February 25, 2020

Cayman Islands college explores the power of stories


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Personal stories have a powerful effect both corporately, to promote goods and services, or personally, to drive change in the environment around us. Patrice Donalds, Adjunct Marketing instructor, at the International College of the . Patrice was the lead faculty who assembled a panel of Marketing Professionals to explore that very idea. The Panel, which included Kaitlyn Elphinstone, Natalie Urquhart, Tanya Wigmore and Felix Manzanares, shared their personal stories and explored its impact on the trajectory of their own lives and how they do business.

Tanya Wigmore, Co-Founder of CRO: NYX Digital, an online marketing and web development agency, took students on a hilarious journey of the on-going feud between her and her brother to illustrate how statistics can be used support divergent views. Ethics and morals play a key role in guiding marketers in the use of statistics to tell important stories and engage with clients. She also shared how her affinity group of eco-warriors, a sense of Eco-justice and the protection or our environment, has shaped her orientation and process on both the large and small decisions.

Kaitlyn Elphinstone, Vice President of Marketing and Public Engagement at Cayman Enterprise City (CEC), grew up in a household where exploring ones creativity was both valued and encouraged. Her art teacher mom provided art supplies and placed no restrictions on what she could create. The path to discovering what was possible, interesting and appealing is an approach Kaitlyn employs in her life, even while furthering her education. This principle is firmly woven into her own artistic creations including a 30-ft installation of her work on display at the Owen Roberts International Airport.

Natalie Urquhart, the Director and Chief Curator of the National Gallery of the Cayman Islands tells stories all day every day at the Gallery and in published works by curating stories around objects and artifacts showcasing Cayman’s heritage and culture. Engaging with the community is the key to keeping the stories alive, ensuring that the longevity of the artifacts’ historical significance is maintained and shared with successive generations. But there is another important aspect to that work: documenting how culture changes over time. The conversations around how culture and heritage interact, and at times collide, are as important and require the space to have them. The national Gallery hopes to position itself as that space and makes that space available to all through free admission.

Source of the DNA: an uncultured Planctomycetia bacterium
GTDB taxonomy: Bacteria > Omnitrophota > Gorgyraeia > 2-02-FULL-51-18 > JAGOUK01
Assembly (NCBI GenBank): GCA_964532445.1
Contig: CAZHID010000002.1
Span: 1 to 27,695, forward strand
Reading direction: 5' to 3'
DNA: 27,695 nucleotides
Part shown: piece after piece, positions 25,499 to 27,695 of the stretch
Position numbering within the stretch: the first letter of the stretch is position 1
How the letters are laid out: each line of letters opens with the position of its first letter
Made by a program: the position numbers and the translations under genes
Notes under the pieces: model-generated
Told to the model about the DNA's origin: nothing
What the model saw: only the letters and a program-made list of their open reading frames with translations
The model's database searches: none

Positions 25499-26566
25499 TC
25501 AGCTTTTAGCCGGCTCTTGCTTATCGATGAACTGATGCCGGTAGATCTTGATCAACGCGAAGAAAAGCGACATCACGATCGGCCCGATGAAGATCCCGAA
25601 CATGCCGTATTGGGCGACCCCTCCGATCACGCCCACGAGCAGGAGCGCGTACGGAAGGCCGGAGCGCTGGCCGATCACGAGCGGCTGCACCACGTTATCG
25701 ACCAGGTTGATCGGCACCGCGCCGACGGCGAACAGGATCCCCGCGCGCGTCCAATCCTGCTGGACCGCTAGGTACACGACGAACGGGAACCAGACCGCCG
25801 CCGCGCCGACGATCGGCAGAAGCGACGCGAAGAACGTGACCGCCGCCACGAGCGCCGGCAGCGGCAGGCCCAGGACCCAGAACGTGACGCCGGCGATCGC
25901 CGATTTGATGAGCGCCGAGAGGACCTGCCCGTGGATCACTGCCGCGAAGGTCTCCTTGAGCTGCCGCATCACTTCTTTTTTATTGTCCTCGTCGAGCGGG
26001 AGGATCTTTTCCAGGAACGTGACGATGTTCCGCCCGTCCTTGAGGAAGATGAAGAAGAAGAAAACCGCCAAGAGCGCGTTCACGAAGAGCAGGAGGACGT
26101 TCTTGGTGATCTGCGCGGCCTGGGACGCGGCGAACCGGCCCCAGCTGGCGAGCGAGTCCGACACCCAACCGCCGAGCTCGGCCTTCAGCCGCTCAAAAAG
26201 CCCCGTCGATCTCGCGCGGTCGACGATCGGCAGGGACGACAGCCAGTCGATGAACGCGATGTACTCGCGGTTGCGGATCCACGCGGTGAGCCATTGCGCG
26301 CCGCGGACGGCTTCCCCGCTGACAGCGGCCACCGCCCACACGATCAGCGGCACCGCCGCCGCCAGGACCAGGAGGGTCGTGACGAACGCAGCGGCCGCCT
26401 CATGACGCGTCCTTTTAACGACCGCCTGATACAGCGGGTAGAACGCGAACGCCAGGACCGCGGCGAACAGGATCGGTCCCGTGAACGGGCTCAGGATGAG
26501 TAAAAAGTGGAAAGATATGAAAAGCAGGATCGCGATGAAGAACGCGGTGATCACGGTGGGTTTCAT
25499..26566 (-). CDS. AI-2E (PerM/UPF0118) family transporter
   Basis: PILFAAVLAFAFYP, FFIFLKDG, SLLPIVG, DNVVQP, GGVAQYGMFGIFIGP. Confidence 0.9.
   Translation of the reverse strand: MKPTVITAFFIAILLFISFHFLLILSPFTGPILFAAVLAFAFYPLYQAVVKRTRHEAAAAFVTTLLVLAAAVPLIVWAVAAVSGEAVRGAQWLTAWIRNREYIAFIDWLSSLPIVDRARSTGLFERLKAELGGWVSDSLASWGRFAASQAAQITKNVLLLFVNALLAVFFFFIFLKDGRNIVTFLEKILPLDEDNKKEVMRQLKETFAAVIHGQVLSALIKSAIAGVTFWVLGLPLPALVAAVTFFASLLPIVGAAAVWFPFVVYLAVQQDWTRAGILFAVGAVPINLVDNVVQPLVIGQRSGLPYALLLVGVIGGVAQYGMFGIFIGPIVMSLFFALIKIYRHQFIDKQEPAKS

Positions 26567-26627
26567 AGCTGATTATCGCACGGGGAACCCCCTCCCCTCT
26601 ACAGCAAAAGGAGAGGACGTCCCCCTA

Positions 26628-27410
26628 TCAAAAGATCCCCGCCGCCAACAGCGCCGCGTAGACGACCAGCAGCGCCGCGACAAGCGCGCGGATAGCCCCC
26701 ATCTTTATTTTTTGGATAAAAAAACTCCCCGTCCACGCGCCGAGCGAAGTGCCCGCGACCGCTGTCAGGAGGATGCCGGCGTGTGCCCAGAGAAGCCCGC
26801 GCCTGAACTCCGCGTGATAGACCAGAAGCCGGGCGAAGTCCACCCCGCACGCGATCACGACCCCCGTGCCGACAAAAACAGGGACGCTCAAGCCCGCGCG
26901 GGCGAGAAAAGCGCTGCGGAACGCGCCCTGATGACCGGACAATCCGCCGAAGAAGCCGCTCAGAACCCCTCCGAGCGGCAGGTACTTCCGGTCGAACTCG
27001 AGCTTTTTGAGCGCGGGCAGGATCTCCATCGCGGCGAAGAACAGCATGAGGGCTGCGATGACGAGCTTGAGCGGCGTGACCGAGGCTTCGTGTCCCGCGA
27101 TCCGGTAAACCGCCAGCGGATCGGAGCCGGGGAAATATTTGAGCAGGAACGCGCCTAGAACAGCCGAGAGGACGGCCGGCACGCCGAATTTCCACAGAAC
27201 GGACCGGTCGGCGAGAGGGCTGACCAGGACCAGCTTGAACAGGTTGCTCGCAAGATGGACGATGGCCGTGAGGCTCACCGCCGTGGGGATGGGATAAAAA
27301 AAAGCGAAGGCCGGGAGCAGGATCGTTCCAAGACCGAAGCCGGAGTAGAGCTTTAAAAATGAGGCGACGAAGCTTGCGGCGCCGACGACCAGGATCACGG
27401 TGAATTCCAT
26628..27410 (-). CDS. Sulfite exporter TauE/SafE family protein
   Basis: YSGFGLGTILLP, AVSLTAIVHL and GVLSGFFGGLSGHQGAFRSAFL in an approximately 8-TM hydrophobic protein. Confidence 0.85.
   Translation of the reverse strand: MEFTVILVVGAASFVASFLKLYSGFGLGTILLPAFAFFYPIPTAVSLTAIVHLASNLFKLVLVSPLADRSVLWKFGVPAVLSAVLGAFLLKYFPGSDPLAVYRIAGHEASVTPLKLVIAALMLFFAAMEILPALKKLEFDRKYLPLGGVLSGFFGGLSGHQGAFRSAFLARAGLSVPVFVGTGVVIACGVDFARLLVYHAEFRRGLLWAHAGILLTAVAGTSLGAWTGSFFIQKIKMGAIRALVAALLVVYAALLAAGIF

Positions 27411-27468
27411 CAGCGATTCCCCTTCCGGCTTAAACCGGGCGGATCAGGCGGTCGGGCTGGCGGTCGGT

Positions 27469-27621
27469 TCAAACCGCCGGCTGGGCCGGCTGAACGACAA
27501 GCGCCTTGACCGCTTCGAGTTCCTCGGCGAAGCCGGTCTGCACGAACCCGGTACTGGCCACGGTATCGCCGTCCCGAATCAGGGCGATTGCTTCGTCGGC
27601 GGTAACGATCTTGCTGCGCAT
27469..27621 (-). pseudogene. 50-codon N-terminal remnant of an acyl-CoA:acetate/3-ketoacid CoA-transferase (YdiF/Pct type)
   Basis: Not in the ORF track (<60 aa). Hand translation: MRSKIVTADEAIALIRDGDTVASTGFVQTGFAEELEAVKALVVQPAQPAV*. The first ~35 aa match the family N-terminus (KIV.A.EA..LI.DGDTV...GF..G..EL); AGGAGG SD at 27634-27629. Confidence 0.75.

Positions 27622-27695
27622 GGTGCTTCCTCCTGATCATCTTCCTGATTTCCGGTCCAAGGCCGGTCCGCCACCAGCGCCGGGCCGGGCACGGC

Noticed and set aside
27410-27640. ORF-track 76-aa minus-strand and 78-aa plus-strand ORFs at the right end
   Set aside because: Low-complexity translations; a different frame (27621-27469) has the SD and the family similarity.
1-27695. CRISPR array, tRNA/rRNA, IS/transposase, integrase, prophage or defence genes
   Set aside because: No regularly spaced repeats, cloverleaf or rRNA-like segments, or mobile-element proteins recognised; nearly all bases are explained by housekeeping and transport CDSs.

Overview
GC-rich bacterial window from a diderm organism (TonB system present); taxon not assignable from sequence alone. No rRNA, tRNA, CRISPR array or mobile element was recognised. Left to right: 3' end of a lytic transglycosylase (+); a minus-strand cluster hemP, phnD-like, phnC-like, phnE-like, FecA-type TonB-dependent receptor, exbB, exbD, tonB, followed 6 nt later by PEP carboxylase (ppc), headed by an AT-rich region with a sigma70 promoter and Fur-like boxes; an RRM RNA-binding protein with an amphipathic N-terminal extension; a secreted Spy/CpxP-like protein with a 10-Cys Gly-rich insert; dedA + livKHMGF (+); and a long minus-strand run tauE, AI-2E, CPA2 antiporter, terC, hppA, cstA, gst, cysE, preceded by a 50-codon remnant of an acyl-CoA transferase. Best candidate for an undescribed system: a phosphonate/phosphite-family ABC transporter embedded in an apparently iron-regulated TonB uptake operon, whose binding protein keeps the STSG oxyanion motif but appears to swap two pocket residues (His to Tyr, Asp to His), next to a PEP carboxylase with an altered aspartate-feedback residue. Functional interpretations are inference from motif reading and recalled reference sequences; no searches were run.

The impressive team of women was complemented by, Felix Manzanares, Lead Pastor of Journey Ministries. Felix spoke to the students about how we can use the personal stories of our past, whether negative or positive, to push forward. We can chose to use them as places of strength, and not allow them to break us down. Felix’s focused on “authenticity” and spoke at length about why it is important to “own your story”. Being authentic, or vulnerable can create a bridge, an important and lasting connection with our audience.

Some key takeaways for students were to “relate marketing concepts to your everyday life,” “stick with your studies, the value will reveal itself down the line,” “diversify your approach,” “know your strengths and focus on them” as your platform to market yourself, and your business. The common theme shared by all the panelists’ center around using your personal story as a bridge to connect and relate to your audience.

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